I’m involved in a non-profit called City of Youth. My role is to help at-risk youth in the area prepare for college and give guidance on career opportunities, such as helping with resumes and other classes to augment their professional development.

Is there anything else you would like to add in the spirit of Black History Month and continuing the conversation beyond February?

If there’s anyone reading this, who wished they had someone who looked like them to talk to, they can reach out to me. My door is always open to anyone seeking advice or who wants to talk about their experiences.

To get in contact with Dolph, reach out via email: dolph.augustus@cohesity.com 

Lamar Martinez-Daniels HeadshotLamar Martinez-Daniels, Director of Executive, Corporate, and Diversity Recruiting

Can you tell us a little about yourself and what brought you to Cohesity?

I recently joined Cohesity about three weeks ago. The reason I joined, and why I am excited to be here, is to challenge myself to get out of my comfort zone and build again.

Even outside of work, building and creating things is something that I really enjoy. I have a passion for interior design and home renovations, even though they can be a challenge. I’m not the best at reading instructions, so the process can be frustrating; however, now I am learning to be patient with myself.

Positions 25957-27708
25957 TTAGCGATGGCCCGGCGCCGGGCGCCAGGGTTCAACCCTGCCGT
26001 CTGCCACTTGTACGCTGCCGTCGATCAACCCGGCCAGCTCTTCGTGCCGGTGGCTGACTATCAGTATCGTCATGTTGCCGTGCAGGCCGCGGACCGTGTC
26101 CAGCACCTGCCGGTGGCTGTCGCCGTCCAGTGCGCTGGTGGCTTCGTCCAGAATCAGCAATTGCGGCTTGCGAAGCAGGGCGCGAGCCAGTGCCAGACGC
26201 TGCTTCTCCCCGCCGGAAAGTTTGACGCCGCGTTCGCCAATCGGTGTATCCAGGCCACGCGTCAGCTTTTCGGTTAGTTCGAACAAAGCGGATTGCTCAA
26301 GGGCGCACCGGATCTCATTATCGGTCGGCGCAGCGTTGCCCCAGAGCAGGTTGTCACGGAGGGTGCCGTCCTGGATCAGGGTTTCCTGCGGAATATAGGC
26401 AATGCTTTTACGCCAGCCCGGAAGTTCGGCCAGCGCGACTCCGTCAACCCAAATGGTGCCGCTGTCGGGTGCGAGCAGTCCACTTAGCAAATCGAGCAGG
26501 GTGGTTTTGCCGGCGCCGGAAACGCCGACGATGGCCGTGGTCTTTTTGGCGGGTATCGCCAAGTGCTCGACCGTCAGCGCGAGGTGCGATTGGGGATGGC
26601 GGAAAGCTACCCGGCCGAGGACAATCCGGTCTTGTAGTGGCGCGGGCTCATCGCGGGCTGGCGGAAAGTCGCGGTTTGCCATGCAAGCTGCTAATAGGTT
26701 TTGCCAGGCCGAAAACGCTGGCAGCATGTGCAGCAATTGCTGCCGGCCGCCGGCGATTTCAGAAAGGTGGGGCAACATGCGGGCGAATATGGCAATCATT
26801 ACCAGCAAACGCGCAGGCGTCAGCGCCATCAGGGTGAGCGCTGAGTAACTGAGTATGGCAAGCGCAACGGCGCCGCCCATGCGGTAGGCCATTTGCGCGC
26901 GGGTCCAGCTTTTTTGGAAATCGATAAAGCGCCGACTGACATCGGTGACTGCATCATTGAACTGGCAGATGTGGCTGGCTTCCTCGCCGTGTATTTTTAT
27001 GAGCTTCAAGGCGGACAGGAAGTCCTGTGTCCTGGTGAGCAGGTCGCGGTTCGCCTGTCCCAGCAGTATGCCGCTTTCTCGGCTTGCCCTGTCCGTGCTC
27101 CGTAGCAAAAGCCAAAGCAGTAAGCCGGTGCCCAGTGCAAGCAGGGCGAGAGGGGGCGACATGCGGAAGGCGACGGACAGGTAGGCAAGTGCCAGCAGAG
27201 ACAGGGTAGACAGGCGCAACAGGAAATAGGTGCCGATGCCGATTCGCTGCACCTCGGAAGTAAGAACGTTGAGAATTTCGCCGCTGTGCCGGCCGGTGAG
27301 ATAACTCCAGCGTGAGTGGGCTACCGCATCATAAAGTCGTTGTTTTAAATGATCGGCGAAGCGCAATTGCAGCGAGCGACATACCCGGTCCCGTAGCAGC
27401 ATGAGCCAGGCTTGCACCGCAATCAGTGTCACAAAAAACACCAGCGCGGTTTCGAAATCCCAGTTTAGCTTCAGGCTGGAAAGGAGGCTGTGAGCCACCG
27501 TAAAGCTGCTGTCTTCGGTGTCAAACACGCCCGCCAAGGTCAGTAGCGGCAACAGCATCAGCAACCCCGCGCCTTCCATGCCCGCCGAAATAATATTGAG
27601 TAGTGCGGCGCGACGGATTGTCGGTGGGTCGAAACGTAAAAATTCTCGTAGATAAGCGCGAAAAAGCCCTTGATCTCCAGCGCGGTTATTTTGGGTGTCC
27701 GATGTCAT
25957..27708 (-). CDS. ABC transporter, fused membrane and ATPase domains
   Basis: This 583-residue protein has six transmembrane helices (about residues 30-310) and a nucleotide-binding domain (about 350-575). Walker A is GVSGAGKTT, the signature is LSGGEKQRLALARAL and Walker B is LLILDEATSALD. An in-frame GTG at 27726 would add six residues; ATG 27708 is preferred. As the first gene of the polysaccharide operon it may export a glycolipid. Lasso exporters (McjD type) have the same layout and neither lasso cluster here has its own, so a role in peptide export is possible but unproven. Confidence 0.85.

What did you want to be when you grew up? How did you get to where you are now?

Growing up, I thought that I wanted to be an accountant. When I began my career, I was building spreadsheets for a printing company. As the team was growing, I was beginning to realize that we were not hiring the right people for the job so I asked to be a part of the interview process. I then discovered this passion for helping teams advance with the best-fit talent. When the recession hit, I was offered a job as a contract recruiter for a tech company that I had no idea about. On day three of that job, I had a realization that this is the industry for me and I stayed for almost nine years at GoDaddy.

What does Black History Month mean to you?